Thursday, November 8, 2012

Crochet Old and New

Antique Crochet

Several weeks ago I came across a wonderful old crochet booklet and purchased it to frame for my workroom.  While look through the frail old booklet I found, and what seemed to be a simple lace edging.  Decide that I would like to try this sweet design  and make the edging for a set of queen sized pillow cases that I have wanted to hand embroidery as well.

Bought the thread in white and hauled out the crochet hooks and along with a pair of cheater glasses as the print is quite small.  The first thought was to start right in and make the whole edging.  This little voice within me kept say you need to make a sample of the design first.  Oh my gosh I am so glad I listen to that little voice as I tried to recreate that lace edging from the old antique instruction there were several very different abbreviations and one was this capital "D" and thought about it for a while then decide to research old crochet abbreviations and terms at a locale used book store.  I lucked out as I came across a book and bought it and it turned out to be the neatest old book on crochet I have ever bought.  There in that book were the old abbreviation and terms and ladies I might say they are a little different then how they are written today.  Also a lot of the instruction are very brief and it does take a bit of guess work to understand the old antique patterns.  Click on the Crochet tab and you will find this pattern and another one you might also enjoy all are free unless stated.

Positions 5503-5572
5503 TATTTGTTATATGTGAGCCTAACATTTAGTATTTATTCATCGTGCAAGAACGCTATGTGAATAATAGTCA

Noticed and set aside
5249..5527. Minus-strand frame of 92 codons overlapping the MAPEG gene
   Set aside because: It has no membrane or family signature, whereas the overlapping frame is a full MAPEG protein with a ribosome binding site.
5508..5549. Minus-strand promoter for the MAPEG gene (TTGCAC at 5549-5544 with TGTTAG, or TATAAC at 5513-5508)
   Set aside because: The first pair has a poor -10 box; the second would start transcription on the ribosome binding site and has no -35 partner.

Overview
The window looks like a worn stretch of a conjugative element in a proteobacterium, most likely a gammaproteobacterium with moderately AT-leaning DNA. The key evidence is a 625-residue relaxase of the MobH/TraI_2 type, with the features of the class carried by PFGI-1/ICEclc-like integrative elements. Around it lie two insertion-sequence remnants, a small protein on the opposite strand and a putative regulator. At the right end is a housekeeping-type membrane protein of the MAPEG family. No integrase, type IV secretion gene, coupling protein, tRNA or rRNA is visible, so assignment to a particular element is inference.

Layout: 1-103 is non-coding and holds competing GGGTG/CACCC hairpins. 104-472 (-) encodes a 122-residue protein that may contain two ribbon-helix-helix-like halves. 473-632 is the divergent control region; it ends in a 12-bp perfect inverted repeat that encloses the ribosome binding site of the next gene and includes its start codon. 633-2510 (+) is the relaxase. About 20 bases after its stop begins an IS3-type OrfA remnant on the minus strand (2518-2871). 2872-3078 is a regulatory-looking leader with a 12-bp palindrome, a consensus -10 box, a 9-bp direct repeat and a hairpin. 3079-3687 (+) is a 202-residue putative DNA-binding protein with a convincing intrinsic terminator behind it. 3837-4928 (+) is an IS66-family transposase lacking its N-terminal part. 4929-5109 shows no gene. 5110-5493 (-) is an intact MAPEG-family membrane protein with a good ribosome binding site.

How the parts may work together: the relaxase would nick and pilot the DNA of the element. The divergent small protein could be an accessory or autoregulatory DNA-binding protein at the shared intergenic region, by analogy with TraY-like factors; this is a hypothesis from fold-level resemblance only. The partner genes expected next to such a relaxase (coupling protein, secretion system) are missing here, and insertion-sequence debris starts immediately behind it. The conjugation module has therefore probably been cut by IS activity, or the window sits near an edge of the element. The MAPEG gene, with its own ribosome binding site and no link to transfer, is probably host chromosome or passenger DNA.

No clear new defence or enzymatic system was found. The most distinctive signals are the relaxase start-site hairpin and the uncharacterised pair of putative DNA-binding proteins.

At the end of this post are those abbreviation and terms from that old booklet.
The big project is to reproduce this edging for a set of pillow cases. I thought perhaps you might like to try to make this edging too.
You can find the pattern and terms in the crochet section.
Have a magical day.

Key to Terms Used in This Book.

Stitch (st).

Chain (ch)—Tie a slip knot, insert hook, thread over hook,
draw through. Repeat as many stitches as are required.’

 Slip Stitch (sl-st)—Put hook through a stitch of the foundation,
draw thread through that and the loop on the needle
without throwing thread over.

 Double (D or d )—With stitch on needle, put needle through the
work, draw a stitch through, making two on needle.
Throw thread over hook again and draw it through both
these stitches.

 Treble (tr)—With a stitch on the needle, take up thread as
f for a stitch, put the needle through the work, draw a
stitch through, making three on needle. Throw the
thread over, draw through two stitches, then over again,
and draw through the two remaining stitches.

 Double Treble (dtr)—Thread over the hook twice—cast off
three times—two and two and two.

 Triple Treble (ttr)—Thread over hook three times. Cast off
two—cast off two—cast off two—cast off two.

 Popcorn (pc)—5 treble in same stitch, withdraw hook; insert
in top of first treble and fifth treble, throw thread over
hook, draw through both stitches, chain one to tighten it.

 Picot (p)—Chain either 3, 4 or 5, as you like. Insert hook in
first stitch, throw thread over hook and draw through
chain stitch and stitch on hook.

 Triple Picot (triple p)—Three picots in succession.
Cluster (cl)—Stitch on hook, thread over hook, hook through
work, thread over hook, draw through, thread over, draw
through only 2 loops. Repeat 1 treble, drawing thread
through only 2 loops. Make 3rd treble, having 4 stitches
on hook, thread over, draw through all 4 stitches. Chain
1 to draw cluster into shape.
Note—Where star is found, do not repeat except as per directions
given farther on in work.
Illustrations and working directions for the new opera
or breakfast cap will be sent to any address in the United
States for five cents and a two-cent stamp.
Prices for any of the designs shown in this hook will be furnished
pon receipt of request and self addressed stamped envelope.


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oroville, California, United States
Creative needlework from A to Z, both old and new designs to make and enjoy.